April 17, 2013
I try not to use this weekly message to talk too much about the weather, as it is not the most riveting of topics. But truth be told, I sure do think about it a lot. And while there is (as of yet!) nothing I can do to change it, there are a number of little things we can do to prepare for extreme weather. The cold snap that we felt last weekend actually went all the way down to 22 degrees out here on the Westside. In anticipation we ran around and covered everything we could, even putting two layers of cloth on some of our most sensitive plants. We also ran a little heater in our greenhouse (where our baby tomato plants are), and we ran our irrigation to keep the ground as moist as possible, which holds slightly more warmth than dry soil. Come Monday morning we were able to see that much of our work paid off, as some of our early spring crops, like squash and sunflowers, survived. Others, like our Swiss chard and long stemmed marigolds shriveled like a summer snowman. These unnecessary deaths (and future boring emails about the weather) can all be avoided if everyone pitches in to build that 2.5 acre biodome I’ve always wanted. Make checks payable to Olivia Lapinski……….
April 17, 2013
Since starting with us in September, our intern Terry has become the best friend to our 28 hens and one strutting rooster. She is exceedingly attentive to their needs and especially quick to bring them a tasty morsel from the garden. While we all enjoy watching the endless quirkiness of our birds, from their almost ridiculous manner of running (a clumsy, wobbly, yet graceful burst of beak-first momentum) to the earnestness with which they take dirt baths. But Terry takes her appreciation a bit further with her evening coop sit-ins. For a few minutes at the end of almost every workday Terry (aka St. Francis of the Hens) lays out a clean cloth and sits serenely as the girls (and boy) investigate the creature that has wandered into their territory. Terry says that she simply enjoys their fun nature and genuinely enjoys being in their company. Based on the photo below, I think that they have happily accepted her into the flock :)
April 17, 2013
Recently I have been considering the turnip. To many people, the poor, lowly turnip is like the red-headed stepchild of the potato. They are certainly not well known in the modern American kitchen, but as a small-scale turnip farmer, I ask that we pause and reconsider why this versatile and nutritious veggie has been unceremoniously banished from most of our diets. Well it can’t be because it is hard to prepare. These under-appreciated roots are easily roasted
, boiled and mashed
or even eaten raw with a side of hummus. Could it be their appearance? Well with a striking purple top and gleaming white underside this seems unlikely– I mean, geez, your average potato looks like a warty football and yet we Americans eat them by the ton. Could it be something in their history that has kept us away from this veggie outcast? Well the esteemed website www.turniptime.co.uk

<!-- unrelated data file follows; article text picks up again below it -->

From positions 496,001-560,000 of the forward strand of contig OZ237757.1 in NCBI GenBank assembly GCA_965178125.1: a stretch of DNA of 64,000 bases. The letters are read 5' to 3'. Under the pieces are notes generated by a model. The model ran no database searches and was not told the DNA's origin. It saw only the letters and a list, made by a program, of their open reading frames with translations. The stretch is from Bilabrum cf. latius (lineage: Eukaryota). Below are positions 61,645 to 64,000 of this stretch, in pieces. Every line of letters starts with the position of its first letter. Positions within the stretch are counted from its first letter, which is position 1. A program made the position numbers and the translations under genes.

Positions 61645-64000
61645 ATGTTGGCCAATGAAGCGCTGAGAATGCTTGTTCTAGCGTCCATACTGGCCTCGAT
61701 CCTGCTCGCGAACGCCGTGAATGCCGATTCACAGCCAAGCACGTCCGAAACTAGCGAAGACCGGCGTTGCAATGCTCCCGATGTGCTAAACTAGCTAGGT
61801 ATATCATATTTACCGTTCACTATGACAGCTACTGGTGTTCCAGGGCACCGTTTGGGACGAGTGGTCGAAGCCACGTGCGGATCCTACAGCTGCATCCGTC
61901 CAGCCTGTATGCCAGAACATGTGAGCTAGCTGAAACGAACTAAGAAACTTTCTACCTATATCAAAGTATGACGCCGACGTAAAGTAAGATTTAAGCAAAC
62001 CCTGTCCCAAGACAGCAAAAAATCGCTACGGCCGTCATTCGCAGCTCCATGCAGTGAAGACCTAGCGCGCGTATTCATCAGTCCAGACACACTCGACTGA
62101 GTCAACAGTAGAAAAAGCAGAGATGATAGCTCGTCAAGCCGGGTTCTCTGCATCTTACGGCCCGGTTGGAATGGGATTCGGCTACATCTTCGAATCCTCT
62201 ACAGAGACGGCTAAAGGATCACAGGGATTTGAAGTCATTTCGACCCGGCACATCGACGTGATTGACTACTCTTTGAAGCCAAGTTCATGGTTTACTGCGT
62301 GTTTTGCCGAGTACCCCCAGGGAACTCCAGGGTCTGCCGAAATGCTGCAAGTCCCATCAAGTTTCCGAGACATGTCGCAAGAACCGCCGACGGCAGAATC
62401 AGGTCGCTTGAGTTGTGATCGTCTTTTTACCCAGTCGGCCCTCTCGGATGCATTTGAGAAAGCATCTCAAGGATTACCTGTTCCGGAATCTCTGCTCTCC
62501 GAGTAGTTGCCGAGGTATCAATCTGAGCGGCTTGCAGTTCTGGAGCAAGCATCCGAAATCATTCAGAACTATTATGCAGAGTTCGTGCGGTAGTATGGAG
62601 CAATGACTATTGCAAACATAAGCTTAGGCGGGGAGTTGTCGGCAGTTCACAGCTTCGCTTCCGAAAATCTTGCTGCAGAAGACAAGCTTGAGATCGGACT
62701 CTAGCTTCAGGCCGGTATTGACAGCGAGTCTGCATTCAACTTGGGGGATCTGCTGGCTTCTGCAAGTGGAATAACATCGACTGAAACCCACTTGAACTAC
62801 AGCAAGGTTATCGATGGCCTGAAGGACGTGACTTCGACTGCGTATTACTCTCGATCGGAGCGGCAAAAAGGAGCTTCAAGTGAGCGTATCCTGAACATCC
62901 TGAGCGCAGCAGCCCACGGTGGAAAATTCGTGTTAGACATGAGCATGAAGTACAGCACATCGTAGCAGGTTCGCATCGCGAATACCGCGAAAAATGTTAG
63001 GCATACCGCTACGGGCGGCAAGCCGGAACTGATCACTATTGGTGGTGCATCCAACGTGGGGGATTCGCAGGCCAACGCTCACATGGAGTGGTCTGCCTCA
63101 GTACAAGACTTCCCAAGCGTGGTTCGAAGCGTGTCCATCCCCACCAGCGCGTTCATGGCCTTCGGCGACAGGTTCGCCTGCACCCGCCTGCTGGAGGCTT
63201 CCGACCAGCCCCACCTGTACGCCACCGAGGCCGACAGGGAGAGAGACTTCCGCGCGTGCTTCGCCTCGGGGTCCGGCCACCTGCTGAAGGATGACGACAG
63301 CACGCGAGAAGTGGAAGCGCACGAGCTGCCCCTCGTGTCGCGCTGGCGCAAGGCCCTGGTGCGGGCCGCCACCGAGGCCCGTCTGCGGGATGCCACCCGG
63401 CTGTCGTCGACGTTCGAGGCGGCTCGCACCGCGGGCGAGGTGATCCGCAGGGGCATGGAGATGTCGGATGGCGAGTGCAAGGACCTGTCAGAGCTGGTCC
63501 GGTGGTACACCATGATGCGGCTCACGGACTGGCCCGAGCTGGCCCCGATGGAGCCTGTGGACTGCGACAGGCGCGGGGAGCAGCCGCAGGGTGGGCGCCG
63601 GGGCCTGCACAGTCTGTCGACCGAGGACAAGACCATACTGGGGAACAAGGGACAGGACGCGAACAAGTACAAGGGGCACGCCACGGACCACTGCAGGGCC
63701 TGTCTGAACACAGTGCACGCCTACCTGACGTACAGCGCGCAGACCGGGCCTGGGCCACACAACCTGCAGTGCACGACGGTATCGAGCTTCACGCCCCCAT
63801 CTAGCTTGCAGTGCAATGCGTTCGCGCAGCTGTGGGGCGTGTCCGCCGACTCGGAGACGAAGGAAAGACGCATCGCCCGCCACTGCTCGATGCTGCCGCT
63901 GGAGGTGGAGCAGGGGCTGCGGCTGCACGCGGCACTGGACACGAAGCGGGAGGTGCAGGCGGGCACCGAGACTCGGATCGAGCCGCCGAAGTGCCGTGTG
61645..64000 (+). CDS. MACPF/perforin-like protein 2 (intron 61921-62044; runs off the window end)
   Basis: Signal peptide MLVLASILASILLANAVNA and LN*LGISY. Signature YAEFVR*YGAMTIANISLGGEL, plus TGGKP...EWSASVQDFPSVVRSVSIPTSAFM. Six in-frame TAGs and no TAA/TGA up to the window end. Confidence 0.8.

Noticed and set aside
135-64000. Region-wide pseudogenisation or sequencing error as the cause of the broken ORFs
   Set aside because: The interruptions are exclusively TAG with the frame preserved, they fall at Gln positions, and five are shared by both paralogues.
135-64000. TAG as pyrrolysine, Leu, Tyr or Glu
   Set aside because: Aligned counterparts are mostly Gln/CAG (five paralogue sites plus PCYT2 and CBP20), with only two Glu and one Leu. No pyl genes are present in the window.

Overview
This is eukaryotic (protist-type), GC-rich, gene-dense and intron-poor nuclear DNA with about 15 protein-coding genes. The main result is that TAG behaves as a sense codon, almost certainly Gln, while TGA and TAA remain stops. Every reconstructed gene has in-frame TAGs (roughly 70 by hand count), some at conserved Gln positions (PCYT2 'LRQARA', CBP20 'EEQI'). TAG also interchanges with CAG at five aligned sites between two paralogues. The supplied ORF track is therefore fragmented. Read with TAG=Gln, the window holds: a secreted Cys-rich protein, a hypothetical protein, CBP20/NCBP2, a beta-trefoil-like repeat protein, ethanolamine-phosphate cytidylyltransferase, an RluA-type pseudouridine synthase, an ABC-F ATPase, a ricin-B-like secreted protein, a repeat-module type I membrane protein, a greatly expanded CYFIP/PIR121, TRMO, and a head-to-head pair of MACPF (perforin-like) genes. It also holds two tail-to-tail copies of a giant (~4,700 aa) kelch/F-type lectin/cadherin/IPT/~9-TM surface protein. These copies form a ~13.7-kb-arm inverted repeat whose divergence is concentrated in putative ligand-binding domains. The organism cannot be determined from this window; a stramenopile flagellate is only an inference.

claims that before we carved pumpkins as jack-o-lanters we used to carve scary faces into turnips. That’s it! We think turnips are haunted! Well, never fear, we have found the antidote to the turnip poltergeist : butter and cream. (check out recipe below). Don’t give up on the turnip, its a lovely vegetable!
olden Gratin Of Carrots And Turnips
Recipe By : Vegetarian Cooking for Everyone, Deborah Madison, page 280
Serving Size : 4
Amount Measure Ingredient — Preparation Method
——– ———— ——————————–
Butter for the dish
2 cups cream or for more flavor prepare a Thin Béchamel Sauce for Gratins
(click link for that recipe)
Salt and freshly milled pepper
1 small onion — finely diced
1 tablespoon butter
24 ounces turnip
peeled and julienned
8 ounces carrots
peeled and julienned
1 cup bread crumbs
Preheat the oven to 375F. Lightly butter a 2-quart gratin dish. Cook the onion in the butter in a small skillet over medium heat,
about 8 minutes; then combine with the rest of the vegetables. Season with
salt and pepper and transfer to the gratin dish. Pour the sauce or cream over the
top, cover with the bread crumbs, and bake until bubbling and golden on
top, about 45 minutes.
April 17, 2013
There are a handful of milestones that are simply universal in their significance: births, baby’s first time walking, baby’s first words, graduations, college graduate’s first time moving back in with his parents (Ha!)
Well, on a really wonderful stroll around the farm a couple days ago, the Lapinski Family was witness to a rather heartwarming ‘first': our rooster’s debut “cock-a-doodle-doo”! Actually, his first words were far from cock-a-doodle-do and were more like the sound of an 93 year old doing an Axl Rose impersonation. Mr. Rooster was a fast learner though, as it took him only about seven or 8 very strained “Cockles” before he successfully (if not harmoniously) forced out the “doodle-do”. And it bears mentioning that Mr. Rooster was a “happy accident”so it is a particular gift that we get to hear his song. By accident I mean that we ordered a dozen Buff Orphington hens one of them seemed to be growing twice as fast and sprouting a particularly elaborate comb on its head. Check out the picture below and see if you can figure out which of these birds is not a little lady……..